My Stuff, My Life

For my “My Stuff, My Life” series I collected items from a range of people from age 20 to 93 to photograph as representative personal portraits. I asked them for items that they consider to be representative of themselves or that can tell a story about their life in some way. By giving the participants the choice to decide what objects they want to include, I also give them the choice to represent themselves in any way, should they wish to stray from the truth. Included in the title of each image is the first name of each participant and their age. — Kristina Smith

 Brock, 20Screen Shot 2014-04-06 at 1.17.28 PM

Skye, 20

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Josh, 21

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Kristi, 20

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Blanche, 93

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Interview with the photographer

RF: Tell us a bit about yourself.

KS: I’m finishing my third year of photography at Ryerson and outside of the photo world I find myself collecting all the latest music from my favourite artists. I like photographing things in a way that makes people think or find irony in the everyday landscape. Before coming to Ryerson, I lived in a small city, which influences some of my landscape work. Outside of my photography, I also enjoy other varieties of arts and crafts, which you might find me combining with my photography or doing on the side.

RF: Do you consider these images “portraits?” Why?

KS: Yep, I would consider them portraits, but more like faceless portraits or representative portraits. The photos represent the people they depict without showing the person, so I would definitely call them a different kind of portraits than the usual.

RF: Why objects? What do they symbolize and how were they selected?

KS: I’ve always been interested in peoples’ things and why they have attachments to them, or what kinds of things different kinds of people might have. I think they symbolize all different aspects of people’s lives; the same object could symbolize different things for different people. I don’t really know exactly what every object I photographed symbolizes because I haven’t even met some of the people whose things I was lent to photograph. The objects were selected by the participants based off the question I asked them: “if you could represent yourself through objects that tell a story about your self or in some way aid in defining you, what objects would you choose?”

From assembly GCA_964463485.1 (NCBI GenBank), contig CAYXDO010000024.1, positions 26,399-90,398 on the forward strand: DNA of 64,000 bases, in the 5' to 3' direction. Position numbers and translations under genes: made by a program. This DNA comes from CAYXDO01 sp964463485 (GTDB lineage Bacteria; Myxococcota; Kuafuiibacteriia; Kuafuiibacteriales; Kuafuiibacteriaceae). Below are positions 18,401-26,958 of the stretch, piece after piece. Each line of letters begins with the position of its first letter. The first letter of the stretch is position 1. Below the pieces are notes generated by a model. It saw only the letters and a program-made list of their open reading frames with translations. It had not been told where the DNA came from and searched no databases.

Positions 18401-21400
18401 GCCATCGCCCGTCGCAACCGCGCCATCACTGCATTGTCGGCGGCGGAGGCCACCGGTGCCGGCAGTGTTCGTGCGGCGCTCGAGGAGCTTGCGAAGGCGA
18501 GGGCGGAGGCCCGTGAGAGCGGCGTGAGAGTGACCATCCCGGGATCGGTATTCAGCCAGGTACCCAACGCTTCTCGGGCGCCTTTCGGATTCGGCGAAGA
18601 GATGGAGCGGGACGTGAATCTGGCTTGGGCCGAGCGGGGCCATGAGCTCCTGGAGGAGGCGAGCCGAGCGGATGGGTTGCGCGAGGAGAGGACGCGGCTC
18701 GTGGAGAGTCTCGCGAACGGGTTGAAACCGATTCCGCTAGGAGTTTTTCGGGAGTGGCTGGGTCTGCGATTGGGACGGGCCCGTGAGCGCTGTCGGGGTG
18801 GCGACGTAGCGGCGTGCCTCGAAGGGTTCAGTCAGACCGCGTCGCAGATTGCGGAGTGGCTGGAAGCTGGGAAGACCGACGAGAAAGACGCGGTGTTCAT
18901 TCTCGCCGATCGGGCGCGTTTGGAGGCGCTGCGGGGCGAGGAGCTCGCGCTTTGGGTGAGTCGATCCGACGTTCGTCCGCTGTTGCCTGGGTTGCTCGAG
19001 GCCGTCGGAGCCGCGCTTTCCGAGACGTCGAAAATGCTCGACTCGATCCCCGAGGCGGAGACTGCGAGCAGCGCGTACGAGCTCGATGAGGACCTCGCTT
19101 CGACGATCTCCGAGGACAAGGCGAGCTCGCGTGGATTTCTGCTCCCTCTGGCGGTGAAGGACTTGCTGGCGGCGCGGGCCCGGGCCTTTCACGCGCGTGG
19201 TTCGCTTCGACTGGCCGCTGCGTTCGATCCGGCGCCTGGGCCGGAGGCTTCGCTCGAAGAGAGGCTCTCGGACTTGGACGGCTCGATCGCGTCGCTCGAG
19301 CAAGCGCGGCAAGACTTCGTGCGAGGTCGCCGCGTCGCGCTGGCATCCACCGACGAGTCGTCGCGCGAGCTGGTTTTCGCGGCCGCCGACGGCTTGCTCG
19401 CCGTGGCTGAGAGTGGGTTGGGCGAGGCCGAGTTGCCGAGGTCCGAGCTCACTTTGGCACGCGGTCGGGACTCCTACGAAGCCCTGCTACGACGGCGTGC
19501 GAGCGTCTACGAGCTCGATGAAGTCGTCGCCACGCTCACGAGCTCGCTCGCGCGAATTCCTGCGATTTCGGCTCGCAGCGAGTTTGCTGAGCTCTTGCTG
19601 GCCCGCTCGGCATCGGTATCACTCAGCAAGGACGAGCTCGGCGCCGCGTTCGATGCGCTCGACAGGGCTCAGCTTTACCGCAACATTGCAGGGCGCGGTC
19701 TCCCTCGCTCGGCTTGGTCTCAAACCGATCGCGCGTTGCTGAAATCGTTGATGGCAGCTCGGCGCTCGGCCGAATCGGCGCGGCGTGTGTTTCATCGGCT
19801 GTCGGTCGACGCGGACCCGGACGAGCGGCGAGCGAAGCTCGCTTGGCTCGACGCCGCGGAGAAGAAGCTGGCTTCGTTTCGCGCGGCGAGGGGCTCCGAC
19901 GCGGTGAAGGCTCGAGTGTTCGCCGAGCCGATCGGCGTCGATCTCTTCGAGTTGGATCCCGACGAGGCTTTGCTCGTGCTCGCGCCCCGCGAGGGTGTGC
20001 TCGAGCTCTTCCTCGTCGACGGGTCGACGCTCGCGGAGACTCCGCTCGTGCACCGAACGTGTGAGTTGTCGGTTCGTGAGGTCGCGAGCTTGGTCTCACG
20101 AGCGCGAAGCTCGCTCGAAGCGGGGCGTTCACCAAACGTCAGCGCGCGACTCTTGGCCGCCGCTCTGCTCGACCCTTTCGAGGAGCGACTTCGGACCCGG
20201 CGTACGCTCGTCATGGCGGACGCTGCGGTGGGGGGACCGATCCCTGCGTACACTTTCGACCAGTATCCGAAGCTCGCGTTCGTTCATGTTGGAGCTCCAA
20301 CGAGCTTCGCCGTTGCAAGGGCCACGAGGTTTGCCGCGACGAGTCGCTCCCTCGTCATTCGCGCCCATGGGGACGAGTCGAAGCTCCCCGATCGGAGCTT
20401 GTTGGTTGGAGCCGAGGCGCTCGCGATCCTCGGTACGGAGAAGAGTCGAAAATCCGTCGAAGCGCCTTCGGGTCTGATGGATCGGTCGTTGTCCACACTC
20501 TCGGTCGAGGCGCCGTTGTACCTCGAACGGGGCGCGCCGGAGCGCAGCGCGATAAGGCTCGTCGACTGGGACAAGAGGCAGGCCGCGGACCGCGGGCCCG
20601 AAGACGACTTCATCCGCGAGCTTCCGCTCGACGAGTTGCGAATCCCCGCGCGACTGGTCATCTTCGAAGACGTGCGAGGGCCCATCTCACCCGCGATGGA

RF: What was the most interesting thing about photographing people’s things?

KS: I think the most interesting thing about doing this project was seeing the kinds of things people would give me. I could sometimes predict what kind of things I would get from people if I already knew them, but there were always surprises. When I didn’t know someone and I got their objects and looked at them for the first time it was kind of like opening a present on Christmas! There were all these awesome things that meant something to someone and I got to take care of them for a little while.

RF: What was the most challenging?

RF: The most challenging thing was definitely making sure I didn’t damage anything, I’m usually a very careful person when it comes to stuff, but I tried to be extra careful with the things people gave because I knew a lot of them had sentimental value.

RF: What do you want to communicate ultimately with this project?

KS: I think the main thing I want to communicate is how you can make judgments on people based on their material items but you’ll never really know what the person is like or what their things mean until you get to know them, so their items, although you can get an idea of who they are by looking at them, don’t really mean anything other than your interpretation of them.

Interview questions by Lucy Lu.